Yet Another Nail in that Coffin--Obedience

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from St Benedict and St. Thérèse: The Little Rule and the Little Way
Dwight Longenecker

Ironically, in rejecting an external infallible authority we are encouraged to embrace the most fickle and fallible of all authorities--our own judgment. We then cling to our opinions like a shipwrecked man clings to a splinter of wood, and before long, our opinions are unassailable. In the end we don't have one objective, infallible authority but millions of subjective "infallible" authorities, and in this absurdity, we rejoice.

While one could read this to referto non-Christians, I find the indictment as pointed, and perhaps more so for Christians--because we ought to know better. I often act as if I am in ignorance of this critical aspect of Christian Life. Sometimes, I think my lack of obedience is due more to my thickheadedness, not understanding what is being said to me. But sometimes I wonder if I simply ignore the all-too-obvious messages that get reiterated time and again because it is convenient to me to do so. To wit--should I stop blogging. I blog because I love it, and yet the calamities of recent days, my reading, "incidental" and "accidental" posts, and any number of bits of circumstantial evidence conspire to suggest that perhaps the suggestion is something stronger than a suggestion. What then does obedience demand?

First, it would seem that obedience demands clarity. To act of suppositions, whims, distortions, and feelings is hardly a substantial basis for obedience. On the other hand, how does one properly discern the proper way to go. I honestly don't really know. I must assume that prayer will put me in the right place and short of that nothing can resolve the dilemma.

So, too, it would seem with all situations calling for obedience--discernment is often difficult, so I ask you all to pray. For several weeks, evidence has been mounting that suggests that perhaps I should remove myself from the blogging world--there is nothing here that cannot be found elsewhere in perhaps more charitable climes. Please pray as I try to figure out what these events are saying. Are they gentle nudges saying,"Clean up your act" or a forceful shove that says "Get off the stage." Obviously you can't answer that question, only God can, please pray that I hear what He is saying and can find the strength of will to act upon it.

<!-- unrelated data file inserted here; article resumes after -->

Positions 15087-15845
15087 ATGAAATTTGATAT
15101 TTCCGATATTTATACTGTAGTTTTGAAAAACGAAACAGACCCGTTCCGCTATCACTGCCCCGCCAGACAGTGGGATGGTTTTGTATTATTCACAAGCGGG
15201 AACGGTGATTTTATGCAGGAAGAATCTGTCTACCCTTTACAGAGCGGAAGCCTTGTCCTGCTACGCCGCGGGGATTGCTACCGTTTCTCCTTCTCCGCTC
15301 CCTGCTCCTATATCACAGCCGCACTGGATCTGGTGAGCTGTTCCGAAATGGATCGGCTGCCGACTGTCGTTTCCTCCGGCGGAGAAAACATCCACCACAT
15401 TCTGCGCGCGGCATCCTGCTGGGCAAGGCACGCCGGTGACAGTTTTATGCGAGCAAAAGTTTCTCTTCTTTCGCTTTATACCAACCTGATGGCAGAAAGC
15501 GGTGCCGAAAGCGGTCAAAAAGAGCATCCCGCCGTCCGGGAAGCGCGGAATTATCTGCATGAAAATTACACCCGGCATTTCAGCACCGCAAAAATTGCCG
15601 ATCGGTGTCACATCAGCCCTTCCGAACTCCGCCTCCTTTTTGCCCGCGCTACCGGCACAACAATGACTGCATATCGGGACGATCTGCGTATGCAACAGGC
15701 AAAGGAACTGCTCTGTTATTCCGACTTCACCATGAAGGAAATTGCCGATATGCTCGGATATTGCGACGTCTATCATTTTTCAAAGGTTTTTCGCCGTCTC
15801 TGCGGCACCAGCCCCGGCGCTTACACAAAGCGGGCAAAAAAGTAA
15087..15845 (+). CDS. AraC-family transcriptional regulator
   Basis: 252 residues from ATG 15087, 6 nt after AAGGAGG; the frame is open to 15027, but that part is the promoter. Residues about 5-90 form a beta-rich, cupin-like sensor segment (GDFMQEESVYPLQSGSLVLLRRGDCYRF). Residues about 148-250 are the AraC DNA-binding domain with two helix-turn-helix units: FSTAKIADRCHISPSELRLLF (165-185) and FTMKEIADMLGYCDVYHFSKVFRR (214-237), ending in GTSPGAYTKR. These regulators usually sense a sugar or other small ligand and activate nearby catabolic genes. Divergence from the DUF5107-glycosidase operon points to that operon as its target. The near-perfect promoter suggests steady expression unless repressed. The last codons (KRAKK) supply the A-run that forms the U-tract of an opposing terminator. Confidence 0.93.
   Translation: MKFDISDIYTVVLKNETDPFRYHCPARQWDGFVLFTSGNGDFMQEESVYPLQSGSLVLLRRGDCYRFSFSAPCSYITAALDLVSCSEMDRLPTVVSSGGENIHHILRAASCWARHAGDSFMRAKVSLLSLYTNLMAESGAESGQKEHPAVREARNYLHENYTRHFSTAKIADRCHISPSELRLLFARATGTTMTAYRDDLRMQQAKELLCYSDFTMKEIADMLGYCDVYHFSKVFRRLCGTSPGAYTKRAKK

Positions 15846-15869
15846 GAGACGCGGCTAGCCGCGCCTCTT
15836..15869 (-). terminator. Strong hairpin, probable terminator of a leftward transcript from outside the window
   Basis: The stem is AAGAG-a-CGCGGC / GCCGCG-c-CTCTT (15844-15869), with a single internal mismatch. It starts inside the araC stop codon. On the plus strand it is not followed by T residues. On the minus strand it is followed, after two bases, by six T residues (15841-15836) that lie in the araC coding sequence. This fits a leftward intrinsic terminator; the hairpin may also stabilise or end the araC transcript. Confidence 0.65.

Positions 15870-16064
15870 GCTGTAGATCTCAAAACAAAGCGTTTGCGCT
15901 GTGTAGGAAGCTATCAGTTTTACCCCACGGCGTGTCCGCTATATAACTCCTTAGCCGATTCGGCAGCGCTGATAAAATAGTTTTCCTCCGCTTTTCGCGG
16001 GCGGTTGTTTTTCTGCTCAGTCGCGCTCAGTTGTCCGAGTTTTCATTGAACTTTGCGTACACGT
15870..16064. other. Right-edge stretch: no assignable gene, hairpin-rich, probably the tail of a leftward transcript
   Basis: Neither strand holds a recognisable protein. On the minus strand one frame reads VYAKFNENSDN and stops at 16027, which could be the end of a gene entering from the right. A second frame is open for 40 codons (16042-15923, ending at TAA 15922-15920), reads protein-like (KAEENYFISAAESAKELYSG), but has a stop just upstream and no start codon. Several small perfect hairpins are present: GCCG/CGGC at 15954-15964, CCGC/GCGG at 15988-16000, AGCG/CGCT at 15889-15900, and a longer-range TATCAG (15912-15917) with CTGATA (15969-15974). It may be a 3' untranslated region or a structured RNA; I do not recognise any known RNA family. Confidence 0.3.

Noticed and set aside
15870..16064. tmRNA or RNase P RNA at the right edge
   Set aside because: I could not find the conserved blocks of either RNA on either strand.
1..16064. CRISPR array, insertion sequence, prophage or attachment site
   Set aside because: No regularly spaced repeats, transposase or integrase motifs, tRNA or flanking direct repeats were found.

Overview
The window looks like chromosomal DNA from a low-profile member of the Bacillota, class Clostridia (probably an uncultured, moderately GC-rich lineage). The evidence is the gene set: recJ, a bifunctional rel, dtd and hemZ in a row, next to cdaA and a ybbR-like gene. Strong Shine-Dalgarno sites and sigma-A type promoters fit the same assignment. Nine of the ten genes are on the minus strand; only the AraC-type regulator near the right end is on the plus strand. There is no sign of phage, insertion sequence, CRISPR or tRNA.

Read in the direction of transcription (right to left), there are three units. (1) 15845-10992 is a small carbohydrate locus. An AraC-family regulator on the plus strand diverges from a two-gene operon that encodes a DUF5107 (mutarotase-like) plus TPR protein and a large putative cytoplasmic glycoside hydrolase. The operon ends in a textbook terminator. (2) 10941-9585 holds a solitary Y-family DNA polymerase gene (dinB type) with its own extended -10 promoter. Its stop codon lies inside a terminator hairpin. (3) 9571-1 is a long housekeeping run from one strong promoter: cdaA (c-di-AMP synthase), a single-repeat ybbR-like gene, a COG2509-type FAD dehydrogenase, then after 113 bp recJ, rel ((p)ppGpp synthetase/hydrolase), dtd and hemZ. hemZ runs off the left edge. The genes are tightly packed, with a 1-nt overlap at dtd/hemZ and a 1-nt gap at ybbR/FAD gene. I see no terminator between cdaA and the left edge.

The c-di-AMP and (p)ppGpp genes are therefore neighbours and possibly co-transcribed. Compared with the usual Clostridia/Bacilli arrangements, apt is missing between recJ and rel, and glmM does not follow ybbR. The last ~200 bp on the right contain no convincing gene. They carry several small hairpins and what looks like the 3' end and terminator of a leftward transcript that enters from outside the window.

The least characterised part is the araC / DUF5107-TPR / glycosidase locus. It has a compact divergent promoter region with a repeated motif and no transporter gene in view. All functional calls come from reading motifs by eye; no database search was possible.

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Dear Steven,

You are in my prayers. Here are some reflections on obedience, from the homepage of the Benedictine Sisters of the Perpetual Adoration:

"Looking at Christ in his humanity, we can see from the Christian Scriptures that obedience to the Father meant for Jesus a straightforward acceptance of concrete reality in his life. This was not something abstract, but the realities of everyday living. Like ourselves, Jesus had to look at his gifts, his background, the social situations of his time, what the circumstances called for, and then act with prudent judgment. Christ's human obedience was always that of complete honesty with life. This is fundamental to all obedience, Christ's and ours: we accept the life situation which here and now is the result of our decisions and choices. Genuine Christian obedience means a free and courageous decisiveness, not just conformity to a pattern of behavior. We have to choose our obedience ...

"Another thing we need to know is that God's will for us is not some kind of blueprint which we must painfully decipher to discover what God wants us to do. Our job is not to try to find out what God already knows and is not telling us. That would make our freedom a fake. It would be like doing a crossword puzzle where the answers must fit an already designed outline. No, to seek God's will is to make the most loving choices of which we are capable, using divine help.